The Kansas City Chiefs left Miami with yet another come-from-behind win — as they were able to come back and then hold off the Dolphins this past week. After a few mental mistakes put them in a hole early, the Chiefs were able to play elite football in the middle quarters of the game and build themselves a nice lead.
The score became a little closer down the stretch than it should have been, but that is also the nature of the 2020 Chiefs. Outside of the obvious incredibly high ceiling of this football team, another one of the major takeaways has to be the resurgence of the defensive line in its ability to rush the passer.
The line netted four sacks and three more hits on Miami quarterback Tua Tagovailoa on Sunday, its highest output since the first month of the season. Not only did both Frank Clark and Chris Jones play high-tier games, but they also were finally able to get some help from others along the line. Tershawn Wharton added a sack and Alex Okafor had three quarterback hits, but it’s Mike Danna who may have showcased the most complete game against the Dolphins.
Often tasked with early-down reps in spell of Clark or even Tanoh Kpassagnon, Danna isn’t seen as some kind of pass-rush specialist but rather a base-down defensive end. That didn’t stop him from earning a sack and a couple of other pressures to go along with quite the impressive performance defending the run.
Mike Danna | DE
Danna isn’t prioritized as a pass rusher in Kanas City as it stands, as most of his pass-rush snaps come on early downs. This makes it a little more difficult to gauge him as a pass rusher, because on most reps, he has to read run or pass first, then react rather than just exploding off the ball and getting upfield.
Still, Danna was able to find some success as a pass rusher despite a less-than-ideal role.
Danna gets the Safety if the stunt doesn't.— Matt Lane (@ChiefinCarolina) December 15, 2020
Good job - again - w/ his hands but the subtle tech...
Soften the OT's inside elbow, moves his hand to the armpit, pulls down OT's outside hand and re-tracts his inside shoulder while pulling the OT off balance, THEN rips up and under pic.twitter.com/WwgfLThoLB
Most of Danna’s pressures are going to come a little later into the play, as his style of rushing is predicated on getting his hands on blockers and then beating them. On Chris Jones' safety, Danna was right there likely to collect it if Jones didn’t come free on the stunt thanks to his handwork against the offensive tackle.
Danna is very consistent at getting his hands on tackles first, and he often lands them inside of the tackle’s chest. For a guy without the longest arms, it’s quite impressive how he is able to consistently lean into the offensive tackle and get the advantageous hand position. The rush doesn’t end there, however, as Danna always has another part of his plan. On this particular play, he’s going to rip up and under the tackle’s outside arm but knows he has to set it up first. A repositioning of the inside hand from the chest to more into the armpit/shoulder area followed by securing the tackle’s outside elbow with his hand.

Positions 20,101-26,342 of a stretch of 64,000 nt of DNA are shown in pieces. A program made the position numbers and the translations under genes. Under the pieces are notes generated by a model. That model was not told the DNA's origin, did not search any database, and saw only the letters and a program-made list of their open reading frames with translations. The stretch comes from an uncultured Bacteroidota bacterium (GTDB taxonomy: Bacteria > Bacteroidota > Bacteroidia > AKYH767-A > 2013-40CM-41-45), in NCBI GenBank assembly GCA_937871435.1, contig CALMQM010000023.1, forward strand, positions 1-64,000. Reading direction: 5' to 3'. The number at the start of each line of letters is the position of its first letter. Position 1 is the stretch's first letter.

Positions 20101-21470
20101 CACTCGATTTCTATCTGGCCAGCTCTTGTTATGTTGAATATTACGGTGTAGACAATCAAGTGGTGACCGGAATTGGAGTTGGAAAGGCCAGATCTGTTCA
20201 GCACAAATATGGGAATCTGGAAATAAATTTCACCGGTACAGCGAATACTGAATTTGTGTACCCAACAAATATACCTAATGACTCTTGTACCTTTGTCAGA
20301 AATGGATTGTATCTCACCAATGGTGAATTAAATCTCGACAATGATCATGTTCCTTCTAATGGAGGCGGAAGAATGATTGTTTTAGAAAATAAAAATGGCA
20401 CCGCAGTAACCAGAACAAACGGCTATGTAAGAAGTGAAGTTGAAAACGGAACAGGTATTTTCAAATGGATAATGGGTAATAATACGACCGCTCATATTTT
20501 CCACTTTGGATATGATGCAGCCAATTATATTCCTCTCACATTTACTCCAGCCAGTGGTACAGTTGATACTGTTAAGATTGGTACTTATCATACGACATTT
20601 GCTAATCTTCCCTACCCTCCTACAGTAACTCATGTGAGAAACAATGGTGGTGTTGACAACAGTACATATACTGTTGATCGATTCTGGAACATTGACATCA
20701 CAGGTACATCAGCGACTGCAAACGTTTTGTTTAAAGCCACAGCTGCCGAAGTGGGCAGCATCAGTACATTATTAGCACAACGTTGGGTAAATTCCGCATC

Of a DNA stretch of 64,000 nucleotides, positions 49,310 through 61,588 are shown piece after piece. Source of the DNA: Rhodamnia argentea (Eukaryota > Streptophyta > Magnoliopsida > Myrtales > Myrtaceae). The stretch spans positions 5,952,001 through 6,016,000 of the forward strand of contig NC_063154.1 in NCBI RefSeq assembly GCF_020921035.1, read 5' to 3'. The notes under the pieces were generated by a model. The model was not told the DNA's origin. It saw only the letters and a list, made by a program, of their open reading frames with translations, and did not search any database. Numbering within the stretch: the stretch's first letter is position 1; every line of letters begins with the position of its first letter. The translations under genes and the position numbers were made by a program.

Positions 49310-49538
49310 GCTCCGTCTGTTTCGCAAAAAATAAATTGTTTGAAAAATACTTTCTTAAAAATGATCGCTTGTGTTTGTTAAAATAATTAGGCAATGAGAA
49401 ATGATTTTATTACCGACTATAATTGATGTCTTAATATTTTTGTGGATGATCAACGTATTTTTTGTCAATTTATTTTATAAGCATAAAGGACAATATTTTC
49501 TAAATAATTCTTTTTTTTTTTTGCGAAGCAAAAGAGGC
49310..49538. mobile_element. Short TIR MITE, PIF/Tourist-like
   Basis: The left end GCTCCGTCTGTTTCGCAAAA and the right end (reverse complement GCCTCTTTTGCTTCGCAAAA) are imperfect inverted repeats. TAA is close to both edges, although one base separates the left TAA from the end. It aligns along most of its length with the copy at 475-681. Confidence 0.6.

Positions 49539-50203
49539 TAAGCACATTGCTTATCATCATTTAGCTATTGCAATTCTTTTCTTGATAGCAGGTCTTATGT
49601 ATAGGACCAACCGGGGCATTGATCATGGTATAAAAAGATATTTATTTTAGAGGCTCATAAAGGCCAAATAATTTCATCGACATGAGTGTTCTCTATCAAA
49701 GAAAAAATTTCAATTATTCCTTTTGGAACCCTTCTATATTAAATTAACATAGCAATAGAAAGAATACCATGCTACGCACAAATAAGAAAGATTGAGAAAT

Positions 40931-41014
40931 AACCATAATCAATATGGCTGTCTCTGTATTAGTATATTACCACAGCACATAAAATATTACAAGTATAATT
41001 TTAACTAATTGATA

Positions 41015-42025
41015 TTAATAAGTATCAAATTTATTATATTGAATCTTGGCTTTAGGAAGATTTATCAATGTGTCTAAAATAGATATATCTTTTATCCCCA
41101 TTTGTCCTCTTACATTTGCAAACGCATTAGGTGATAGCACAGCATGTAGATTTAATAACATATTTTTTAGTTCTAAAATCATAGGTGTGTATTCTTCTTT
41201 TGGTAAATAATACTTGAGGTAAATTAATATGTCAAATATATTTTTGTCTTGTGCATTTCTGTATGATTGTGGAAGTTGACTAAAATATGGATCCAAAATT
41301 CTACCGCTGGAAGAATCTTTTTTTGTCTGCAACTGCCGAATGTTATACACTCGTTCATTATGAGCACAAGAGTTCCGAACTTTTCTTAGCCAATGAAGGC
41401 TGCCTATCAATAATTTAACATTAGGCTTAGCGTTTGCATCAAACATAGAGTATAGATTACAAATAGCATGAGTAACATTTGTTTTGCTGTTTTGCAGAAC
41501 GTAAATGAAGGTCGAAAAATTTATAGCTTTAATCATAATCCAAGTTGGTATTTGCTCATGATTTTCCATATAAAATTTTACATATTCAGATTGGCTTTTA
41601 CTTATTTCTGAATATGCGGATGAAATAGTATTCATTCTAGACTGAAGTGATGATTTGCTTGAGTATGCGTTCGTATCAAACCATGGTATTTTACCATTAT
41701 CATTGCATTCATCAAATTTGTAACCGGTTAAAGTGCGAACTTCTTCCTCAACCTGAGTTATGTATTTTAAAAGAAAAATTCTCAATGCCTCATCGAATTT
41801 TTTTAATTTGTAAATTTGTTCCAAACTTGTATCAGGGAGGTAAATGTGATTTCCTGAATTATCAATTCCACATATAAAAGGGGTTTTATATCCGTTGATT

He’s simultaneously able to pull down the outside arm of the tackle while retracting his own inside shoulder, which creates the space he needs and pulls the tackle off balance. Danna is then able to rip his inside hand up and under the outside arm of the tackle and use that leverage to turn the corner for a sack.
That’s a long description of a specific play to simply say, Danna has really good hand technique and knows how to work leverage while engaged.
Best ability as a pass rusher: hand technique— Matt Lane (@ChiefinCarolina) December 14, 2020
Great initial slap to clear OT's hands and get his hands inside. Transitions that leverage into a hump move but can't quite capitalize.
Re-fits hands inside and bull rushes into a push-pull to create space for the sack. pic.twitter.com/VSQ6TXwOjm
Along with the hand technique, Danna also has fantastic strength both in his hands and his core. Working up the arc, he’s able to clear the offensive tackle’s initial punch and gain hand control — then his own power takes over.
He hits the tackle with a hump move up the arc, and while he doesn’t win cleanly, it creates the space for him to re-engage with better hand position. Danna’s able to bull rush the tackle backward, and as he feels the tackle trying to lean back into him to regain balance, Danna pulls him out of the way, utilizing the leverage he had engineered.
Combining the hand technique and raw power together, Danna does have a path to excel as a pass rusher and is very good at identifying how to use it.
Great process again— Matt Lane (@ChiefinCarolina) December 15, 2020
Engage, fantastic base/hand placement, locate the ball, and work towards it.